Promoting Responsible Investment, ESG and benchmarking

Last week was a great week for the UN on 22 April 2016, 175 Parties to the United Nations Convention on Climate Change (UNFCCC) signed the Paris Agreement. 15 Parties ratified it. The world’s largest emitters, the United States and China were among the signatories (together they represent approximately 38% of greenhouse gas emissions). This multilateral treaty broke the record of member states signing on the first available day (Associated Press, 2016). The Paris Agreement will enter into force when it’s ratified by 55 countries, representing at least 55% of global emissions. After the success of the 22 April event, the Paris Agreement will hopefully enter into force earlier than anticipated.      
Also last week on the 21st the PGA held a High-level thematic debate on achieving the sustainable development goals. debate focussed on the key enablers for sustainable development – finance, technology, data and partnerships – and, in particular, on the kind of actions that are needed to unlock the resources needed to attain the goals.
A key theme throughout was the need for different actors to work better together.
“Effective partnerships can create coalitions of willing actors that can share and diffuse knowledge, costs and expertise. And they can open new markets and prepare the ground for innovative and strategic developments,” 
Mr Lykketoft said. “Much of this, however, depends on the engagement of a diverse range of actors, which requires, amongst others, that we overcome challenges relating to trust and understanding between those actors.”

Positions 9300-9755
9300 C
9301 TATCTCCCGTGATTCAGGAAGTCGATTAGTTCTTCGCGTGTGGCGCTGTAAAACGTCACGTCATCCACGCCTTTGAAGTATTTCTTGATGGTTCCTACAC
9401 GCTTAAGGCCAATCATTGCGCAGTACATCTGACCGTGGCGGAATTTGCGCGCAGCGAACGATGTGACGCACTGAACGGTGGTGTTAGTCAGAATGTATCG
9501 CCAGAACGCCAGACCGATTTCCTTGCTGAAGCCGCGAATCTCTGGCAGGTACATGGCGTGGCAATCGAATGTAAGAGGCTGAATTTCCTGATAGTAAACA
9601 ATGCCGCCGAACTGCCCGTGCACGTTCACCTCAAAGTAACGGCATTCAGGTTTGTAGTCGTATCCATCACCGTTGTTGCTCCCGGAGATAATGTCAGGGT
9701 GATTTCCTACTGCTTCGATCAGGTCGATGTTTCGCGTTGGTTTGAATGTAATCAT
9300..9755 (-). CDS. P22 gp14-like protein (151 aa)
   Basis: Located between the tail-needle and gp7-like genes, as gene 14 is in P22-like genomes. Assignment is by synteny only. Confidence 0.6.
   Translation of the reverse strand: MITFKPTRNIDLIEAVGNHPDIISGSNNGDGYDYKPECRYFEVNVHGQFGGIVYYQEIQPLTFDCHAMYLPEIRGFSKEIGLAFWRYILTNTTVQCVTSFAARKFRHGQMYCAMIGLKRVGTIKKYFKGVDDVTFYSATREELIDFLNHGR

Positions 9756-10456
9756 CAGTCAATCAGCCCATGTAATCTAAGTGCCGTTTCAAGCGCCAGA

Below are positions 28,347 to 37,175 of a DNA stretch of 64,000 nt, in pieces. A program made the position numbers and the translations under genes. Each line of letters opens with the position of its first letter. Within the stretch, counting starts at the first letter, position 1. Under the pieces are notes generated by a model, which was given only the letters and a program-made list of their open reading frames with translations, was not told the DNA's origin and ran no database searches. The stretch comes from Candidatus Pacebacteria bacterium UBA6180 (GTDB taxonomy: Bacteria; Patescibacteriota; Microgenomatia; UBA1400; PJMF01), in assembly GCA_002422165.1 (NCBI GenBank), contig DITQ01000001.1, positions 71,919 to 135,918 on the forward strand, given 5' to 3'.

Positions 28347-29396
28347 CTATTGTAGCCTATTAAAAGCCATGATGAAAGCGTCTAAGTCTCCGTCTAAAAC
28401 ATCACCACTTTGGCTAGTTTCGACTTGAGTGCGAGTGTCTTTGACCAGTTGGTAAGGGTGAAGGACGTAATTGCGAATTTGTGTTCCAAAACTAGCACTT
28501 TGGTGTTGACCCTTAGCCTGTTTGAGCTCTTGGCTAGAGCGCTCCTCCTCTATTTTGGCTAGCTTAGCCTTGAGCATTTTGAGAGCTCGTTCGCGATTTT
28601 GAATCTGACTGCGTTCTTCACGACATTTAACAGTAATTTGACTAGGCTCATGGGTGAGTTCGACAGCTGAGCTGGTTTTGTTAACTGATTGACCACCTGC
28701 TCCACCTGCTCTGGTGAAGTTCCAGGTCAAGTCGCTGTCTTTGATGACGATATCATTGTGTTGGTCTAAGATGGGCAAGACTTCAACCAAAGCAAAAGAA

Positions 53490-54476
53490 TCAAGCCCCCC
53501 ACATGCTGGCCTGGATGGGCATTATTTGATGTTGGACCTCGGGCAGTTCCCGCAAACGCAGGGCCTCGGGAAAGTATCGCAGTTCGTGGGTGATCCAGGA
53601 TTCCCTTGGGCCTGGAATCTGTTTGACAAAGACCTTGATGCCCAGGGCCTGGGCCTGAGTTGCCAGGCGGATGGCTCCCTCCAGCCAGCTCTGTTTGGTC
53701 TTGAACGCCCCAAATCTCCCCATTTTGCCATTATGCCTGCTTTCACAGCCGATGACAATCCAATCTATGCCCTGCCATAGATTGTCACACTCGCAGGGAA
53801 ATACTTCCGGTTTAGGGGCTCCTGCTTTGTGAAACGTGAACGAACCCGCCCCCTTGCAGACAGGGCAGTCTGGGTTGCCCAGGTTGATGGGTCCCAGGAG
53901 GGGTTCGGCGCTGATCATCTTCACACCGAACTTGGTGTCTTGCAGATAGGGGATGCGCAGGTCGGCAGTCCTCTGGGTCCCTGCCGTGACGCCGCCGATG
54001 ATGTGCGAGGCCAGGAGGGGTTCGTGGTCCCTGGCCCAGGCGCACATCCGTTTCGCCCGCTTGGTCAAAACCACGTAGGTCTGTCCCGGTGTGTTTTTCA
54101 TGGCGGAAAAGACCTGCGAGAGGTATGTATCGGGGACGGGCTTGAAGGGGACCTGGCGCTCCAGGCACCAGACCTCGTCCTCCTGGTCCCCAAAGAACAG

A large number of private investors and companies participated in the one-day event and outlined the kind of contributions they are making to enable implementation. Many, for example, said that they were ready to finance green investment but they called for regulatory frameworks that make such investments more financially attractive than traditional investment opportunities.
I co-chair two events one in the Financing for Development Forum and the other a policy room in the PGA event with Shari Spiegel Chief from the FfD Office. 
The meetings looked at changes that would be needed in company behaviour – e.g. PRI and ESG reporting and long-term investing - to achieve the Addis Ababa 2030 Agenda and the SDGs.
 Steve Waygood of AVIVA said "Not delivering them would be the world's most significant market failure."
The question is how to incentivize the private sector to re-allocate the tens of trillions of dollars invested in capital markets. It also looked at gaps in the system and better benchmarking of data,


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